Nigeria's 'genocide': Who is helping the thousands of displaced Christians? 

Internally displaced persons line up outside of St. Theresa's Cathedral in Yola, Nigeria.
Internally displaced persons line up outside of St. Theresa's Cathedral in Yola, Nigeria. | Diocese of Yola

Houses for people displaced by Boko Haram 

In northeastern Adamawa state, when Boko Haram overran seven local government areas in 2015, some 3,000 people were living in the state’s only private displacement camp run by the Catholic Diocese of Yola at St. Theresa’s Cathedral. 

Bishop Stephen Dami Mamza told CP the diocese was also caring for as many as 7,500 displaced people living with host families in Yola neighborhoods.

While most who were displaced by Boko Haram in Yola have returned home after Boko Haram militants were forced to retreat into the Sambisa Forest by the Nigerian security forces, Mamza told CP that there are around 850 displaced people still living in the cathedral or tents surrounding the cathedral. 

Those 850 people who are still displaced, he said, are those whose homes have been destroyed, those whose farmlands have been filled with landmines or those whose farmlands are near the Sambisa Forest where Boko Haram militants are bunkered. 

The Catholic Bishop of Yola Diocese Stephen Mamza distributes aid to victims of Boko Haram insurgency in Nigeria's Adamawa state.
The Catholic Bishop of Yola Diocese Stephen Mamza distributes aid to victims of Boko Haram insurgency in Nigeria's Adamawa state. | Diocese of Yola

“We give them three square meals every day. And all their children, we have enrolled all of them in our Catholic Schools and secured some public schools for them,” Mamza said of the diocese’s efforts. “All of their children are all in school. They seem to be quite happy. The only thing is that there is no way to continue to be happy in the camp. They are tired of living in the camp.”

Through its Justice Development and Peace Commission, the diocese is providing entrepreneurial training to those displaced in the camp. Some are taught how to make things like sandals and bags, while others are taught the craft of tailoring. Additionally, some receive agricultural training.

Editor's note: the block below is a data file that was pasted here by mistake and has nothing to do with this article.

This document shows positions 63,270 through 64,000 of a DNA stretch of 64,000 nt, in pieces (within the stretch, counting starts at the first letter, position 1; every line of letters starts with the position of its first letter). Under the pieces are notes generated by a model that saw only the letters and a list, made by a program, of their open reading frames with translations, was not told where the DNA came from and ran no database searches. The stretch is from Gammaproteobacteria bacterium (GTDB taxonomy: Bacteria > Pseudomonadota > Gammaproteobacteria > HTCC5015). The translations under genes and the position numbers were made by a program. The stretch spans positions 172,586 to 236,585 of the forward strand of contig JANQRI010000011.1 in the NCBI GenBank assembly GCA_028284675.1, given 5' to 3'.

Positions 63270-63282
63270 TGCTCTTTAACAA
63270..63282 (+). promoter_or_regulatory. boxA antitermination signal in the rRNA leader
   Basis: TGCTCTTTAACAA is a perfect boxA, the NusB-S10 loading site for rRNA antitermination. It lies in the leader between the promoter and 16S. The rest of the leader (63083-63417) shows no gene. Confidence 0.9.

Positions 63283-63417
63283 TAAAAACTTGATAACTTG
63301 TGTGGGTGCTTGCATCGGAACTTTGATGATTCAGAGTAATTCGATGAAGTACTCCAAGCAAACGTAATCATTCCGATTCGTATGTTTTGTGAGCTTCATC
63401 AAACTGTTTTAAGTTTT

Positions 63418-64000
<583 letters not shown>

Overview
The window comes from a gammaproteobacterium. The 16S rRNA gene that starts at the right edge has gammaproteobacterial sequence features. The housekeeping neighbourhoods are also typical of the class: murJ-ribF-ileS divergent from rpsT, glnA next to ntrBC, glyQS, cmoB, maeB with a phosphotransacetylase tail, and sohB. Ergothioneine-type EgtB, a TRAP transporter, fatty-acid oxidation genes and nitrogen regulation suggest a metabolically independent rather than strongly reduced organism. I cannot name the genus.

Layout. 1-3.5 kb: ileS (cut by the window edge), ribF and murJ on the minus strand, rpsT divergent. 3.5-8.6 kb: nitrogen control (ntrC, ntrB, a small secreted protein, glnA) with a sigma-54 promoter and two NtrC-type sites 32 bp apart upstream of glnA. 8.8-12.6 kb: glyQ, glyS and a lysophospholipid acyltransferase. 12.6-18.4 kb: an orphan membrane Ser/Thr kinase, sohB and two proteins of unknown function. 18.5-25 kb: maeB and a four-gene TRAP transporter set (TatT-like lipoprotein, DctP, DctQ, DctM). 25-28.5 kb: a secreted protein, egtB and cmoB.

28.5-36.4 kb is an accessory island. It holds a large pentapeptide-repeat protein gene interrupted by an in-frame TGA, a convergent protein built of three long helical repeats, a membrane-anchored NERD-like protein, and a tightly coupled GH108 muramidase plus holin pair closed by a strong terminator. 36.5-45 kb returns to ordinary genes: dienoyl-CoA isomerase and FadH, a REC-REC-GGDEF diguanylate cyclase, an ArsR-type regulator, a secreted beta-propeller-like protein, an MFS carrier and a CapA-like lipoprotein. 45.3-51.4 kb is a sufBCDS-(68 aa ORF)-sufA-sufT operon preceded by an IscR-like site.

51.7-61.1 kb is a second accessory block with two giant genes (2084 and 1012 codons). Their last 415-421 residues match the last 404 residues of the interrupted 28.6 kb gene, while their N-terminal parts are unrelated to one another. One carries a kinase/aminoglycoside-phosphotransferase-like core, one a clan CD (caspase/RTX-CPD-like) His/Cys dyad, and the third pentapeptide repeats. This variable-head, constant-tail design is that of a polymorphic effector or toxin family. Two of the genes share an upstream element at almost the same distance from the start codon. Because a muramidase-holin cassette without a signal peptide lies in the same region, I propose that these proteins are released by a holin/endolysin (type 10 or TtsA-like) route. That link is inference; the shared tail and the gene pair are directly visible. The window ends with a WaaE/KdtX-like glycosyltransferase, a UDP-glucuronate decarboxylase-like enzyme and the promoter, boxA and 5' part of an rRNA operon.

The diocese has also acquired plots of land that the displaced farmers can use to plant crops to harvest for food and to sell in the local market.

Mamza said donors who provide relief materials are also getting tired and worried because the Nigerian government “is not serious” about finding a permanent solution. 

“There is nothing coming from the government,” Mamza said, adding that displaced people who are living in public displacement camps in Adamawa state are basically “on their own because nobody is taking care of them.” 

“The government is supposed to be taking care of them but they are not doing it well at all. They are only giving skeletal services.” 

Thanks to a donation from the German-mission organization Missio, the diocese is constructing 86 houses to shelter all 850 displaced people living at the cathedral in Yola about 15 miles from the camp in the Gerie local Government area.

Mamza said the diocese is also looking to find a way to build a school for the new community. Currently, most children in the camp are attending Catholic schools in Yola while the diocese is paying the school fees for others to attend public school. 

Although construction is nearly halfway completed, Mamza said construction has been temporarily halted due to the COVID-19 pandemic. 

“For them to be able to build their homes in villages, we can’t tell and we don’t know when that will happen,” he admitted. “That’s why the houses we are building for them will be donated to them to be their personal houses. Nobody will ever ask them to leave. It will be their own houses and they will pass it down to the next generation of children in the future.”